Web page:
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10 things you should know about Carolina weather

  • http://media.charlotteobserver.com/smedia/2013/09/01/11/31/LGKgX.Em.138.jpeg|241
    Robert Lahser - rlahser@charlotteobserver.com
    You never know what winter will be like in the Charlotte area. No snow, some snow, or a big storm.
  • http://media.charlotteobserver.com/smedia/2013/09/01/11/31/UC30m.Em.138.jpeg|193
    John D. Simmons - jsimmons@charlotteobserver.com
    A cyclist pedals down Katelyn Drive beneath a canopy of Bradford pear trees.__ Bradford pear trees across Charlotte have sprung into full bloom like the trees that line the entrance to the Wellington neighborhood on Katelyn Drive in northeast Charlotte Tuesday, March 6, 2012. Spring doesn't officially arrive until March 20th at 1:14am, but the the signs of its coming are all around us. John D. Simmons - jsimmons@charlotteobserver.com

Some people move to the Charlotte region from the North, seeking less winter. Others come here from Florida and other points south, looking for less summer.

Natives know, however, that you’ll experience a bit of all four seasons in the Charlotte region. Most years, we’re a bit top-heavy with summer, but you’ll still need a winter coat and a windshield scraper to live in this area during the colder months.

Here are 10 things you need to know about weather in this part of the Carolinas:

1. It snows – sometimes a lot.

Average snowfall in Charlotte is about 5 inches. That figure drops off quickly as you move southeast , with accumulating snow a rarity just 50 miles east or south, but it increases quickly to the northwest, especially in the foothills and mountains.

Seasonal snowfall has been 1 inch or less in six of the last 20 years. But more than 13 inches fell Feb. 26-27, 2004, and the seasonal totals were 5 inches or more in the winters of 2010-11 and 2011-12.

2. 80s are possible in winter, but so are single-digit morning lows.

It has dropped below zero several times in Charlotte, but the most recent was Jan. 21, 1985, when the morning low was a record-tying minus-5 degrees. Lows below 10 degrees occur a few times each decade.

But winter also can produce 80-degree days. In 1989, for example, it was 80 or warmer on Feb. 2 and 3.

3. Spring arrives in waves.

Early blooming trees and flowers appear the third week of February, but there’s no sudden arrival of spring. We usually get a few mild days, then a rapid return to cold weather. Gradually, the mild stretches get longer and longer.

Late winter, including March, often produces the biggest snowstorms. And it can drop into the 20s in April. The average last frost in Charlotte is April 2. But 80-degree days are rather common in March. May, considered a spring month in the North, can feel more like summer in Charlotte.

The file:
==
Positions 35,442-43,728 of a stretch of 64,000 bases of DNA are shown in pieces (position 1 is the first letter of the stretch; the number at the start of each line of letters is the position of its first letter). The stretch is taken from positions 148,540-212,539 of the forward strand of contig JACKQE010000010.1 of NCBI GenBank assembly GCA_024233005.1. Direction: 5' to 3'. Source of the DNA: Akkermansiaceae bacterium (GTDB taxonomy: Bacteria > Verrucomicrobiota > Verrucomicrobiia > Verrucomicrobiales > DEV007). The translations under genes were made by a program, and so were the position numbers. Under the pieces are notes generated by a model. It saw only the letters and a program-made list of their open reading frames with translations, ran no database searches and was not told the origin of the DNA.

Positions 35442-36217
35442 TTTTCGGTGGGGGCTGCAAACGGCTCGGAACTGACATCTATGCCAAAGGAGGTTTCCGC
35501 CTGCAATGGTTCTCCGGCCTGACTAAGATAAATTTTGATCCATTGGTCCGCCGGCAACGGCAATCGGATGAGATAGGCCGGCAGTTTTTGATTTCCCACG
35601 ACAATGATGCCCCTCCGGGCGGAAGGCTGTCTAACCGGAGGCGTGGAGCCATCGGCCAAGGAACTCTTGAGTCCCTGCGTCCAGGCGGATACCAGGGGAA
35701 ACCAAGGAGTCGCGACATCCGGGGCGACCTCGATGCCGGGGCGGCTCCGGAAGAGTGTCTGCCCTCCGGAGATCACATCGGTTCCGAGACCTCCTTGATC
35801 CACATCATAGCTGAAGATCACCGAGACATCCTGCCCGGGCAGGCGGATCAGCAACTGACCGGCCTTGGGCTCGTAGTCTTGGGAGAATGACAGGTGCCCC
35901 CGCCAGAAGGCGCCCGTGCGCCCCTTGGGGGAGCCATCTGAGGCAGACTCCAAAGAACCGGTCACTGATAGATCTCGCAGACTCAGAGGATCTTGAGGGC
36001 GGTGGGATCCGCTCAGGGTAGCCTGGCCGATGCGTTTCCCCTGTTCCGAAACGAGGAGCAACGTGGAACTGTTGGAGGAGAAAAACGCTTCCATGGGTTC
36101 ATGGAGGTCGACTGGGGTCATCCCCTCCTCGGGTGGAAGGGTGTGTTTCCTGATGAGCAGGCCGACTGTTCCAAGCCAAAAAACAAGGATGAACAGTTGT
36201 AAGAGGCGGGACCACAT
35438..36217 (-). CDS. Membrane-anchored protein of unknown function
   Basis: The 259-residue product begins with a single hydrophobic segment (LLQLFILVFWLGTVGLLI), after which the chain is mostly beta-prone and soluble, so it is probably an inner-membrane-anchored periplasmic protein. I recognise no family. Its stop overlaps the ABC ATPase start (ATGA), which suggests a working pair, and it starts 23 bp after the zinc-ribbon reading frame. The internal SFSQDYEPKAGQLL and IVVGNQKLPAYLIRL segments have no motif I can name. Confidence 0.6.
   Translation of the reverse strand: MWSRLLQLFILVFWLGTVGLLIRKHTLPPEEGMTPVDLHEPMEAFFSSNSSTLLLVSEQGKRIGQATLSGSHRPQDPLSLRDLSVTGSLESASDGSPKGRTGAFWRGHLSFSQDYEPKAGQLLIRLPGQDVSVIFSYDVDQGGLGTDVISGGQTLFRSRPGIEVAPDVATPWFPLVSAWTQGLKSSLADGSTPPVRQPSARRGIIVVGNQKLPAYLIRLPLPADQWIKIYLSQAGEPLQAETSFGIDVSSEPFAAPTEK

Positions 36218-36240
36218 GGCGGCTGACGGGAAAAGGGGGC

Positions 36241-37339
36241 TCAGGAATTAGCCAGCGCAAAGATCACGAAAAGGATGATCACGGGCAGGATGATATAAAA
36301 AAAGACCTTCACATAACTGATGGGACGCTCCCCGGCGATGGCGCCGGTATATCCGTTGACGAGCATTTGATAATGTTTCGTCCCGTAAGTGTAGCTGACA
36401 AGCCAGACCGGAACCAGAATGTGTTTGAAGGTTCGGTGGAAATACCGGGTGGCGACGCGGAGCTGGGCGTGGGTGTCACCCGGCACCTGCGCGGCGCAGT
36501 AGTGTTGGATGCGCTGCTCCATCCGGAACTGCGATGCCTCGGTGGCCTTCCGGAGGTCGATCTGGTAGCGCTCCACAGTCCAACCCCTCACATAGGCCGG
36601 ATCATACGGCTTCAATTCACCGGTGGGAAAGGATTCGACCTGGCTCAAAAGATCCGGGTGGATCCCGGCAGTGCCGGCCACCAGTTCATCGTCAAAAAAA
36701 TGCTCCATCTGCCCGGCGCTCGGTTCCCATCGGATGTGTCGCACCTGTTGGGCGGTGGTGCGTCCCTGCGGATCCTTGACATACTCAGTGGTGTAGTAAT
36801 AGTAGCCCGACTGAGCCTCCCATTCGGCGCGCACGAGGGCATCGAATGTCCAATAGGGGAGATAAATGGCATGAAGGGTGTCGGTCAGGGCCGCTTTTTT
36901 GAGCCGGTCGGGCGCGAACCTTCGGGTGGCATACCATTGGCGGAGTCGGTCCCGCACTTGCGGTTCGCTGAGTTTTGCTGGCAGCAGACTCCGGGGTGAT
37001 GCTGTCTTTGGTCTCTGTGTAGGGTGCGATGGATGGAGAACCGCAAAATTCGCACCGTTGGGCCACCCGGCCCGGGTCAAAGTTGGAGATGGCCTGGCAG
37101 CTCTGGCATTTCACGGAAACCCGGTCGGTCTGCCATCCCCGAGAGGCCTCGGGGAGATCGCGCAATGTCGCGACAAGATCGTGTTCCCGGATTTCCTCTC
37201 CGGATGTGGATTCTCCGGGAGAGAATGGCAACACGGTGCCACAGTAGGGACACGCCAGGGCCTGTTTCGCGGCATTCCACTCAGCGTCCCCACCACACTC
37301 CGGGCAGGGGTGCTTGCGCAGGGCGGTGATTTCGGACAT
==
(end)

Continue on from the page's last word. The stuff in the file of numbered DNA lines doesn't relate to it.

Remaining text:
4. There is a tornado season.

Tornado Alley is in the Midwest, but twisters are fairly common in the Southeast, unfortunately. The season around here is from late February to late April. Charlotte experienced an EF-2 tornado in March 2012, and killer tornadoes hit North Carolina on April 16, 2011.

But don’t be fooled. Tornadoes can develop any month, including November and January in recent years.

5. Summer tends to arrive quickly.

Usually, the change comes in late May. After vacillating for weeks between 70s and 80s, the temperature often soars into the upper 80s and low 90s for several days in late May. Morning lows, which had been in the upper 50s, suddenly climb into the 60s. That wasn’t the case in 2013, but it has been typical in recent years.

6. Summer means 90s and thunderstorms.

Charlotte averages about 40 days of 90 degrees or warmer each year. That number can vary, however. We had only eight 90-degree days in 1967, but there were 88 in 1954. Thunderstorms develop about 20 to 25 days annually in June, July and August – mostly in the late-afternoon and evening hours.

7. We watch the tropics closely.

Hurricane season begins June 1, but Carolinas residents typically watch the tropics most closely from mid-August to mid-October. Direct hits from hurricanes are mostly a problem at the coast. But since many of us visit the coast annually for vacations, we in Charlotte consider the Carolinas shore “our” place.

8. You’ll hear about Hugo.

People who lived here in 1989 are more than eager to tell you stories about Hurricane Hugo, a rare storm that moved inland fast enough to retain 80 mph winds in Charlotte. Power was out for weeks in some areas. But equally damaging are dying tropical storms, like Danny and Jerry in the 1990s. Those systems brought devastating floods to the region.

9. Fall arrives gradually and is dry.

Sometime in September, a cold front will move through the region, dropping daytime temperatures a bit but mainly bringing lower humidity and cooler morning lows. Instead of lows around 70, we’ll have temperatures in the upper 50s. But autumn is a long season, and the temperature typically drops gradually.

It’s often a dry time of year, and some of Charlotte’s records for lowest rainfall are established in September and October.

10. Christmas shopping in shorts?

It can happen. In fact, there usually are several days between Thanksgiving and Christmas when area residents can do their holiday shopping in shorts.

Steve covers breaking news, including weather, for the Observer.
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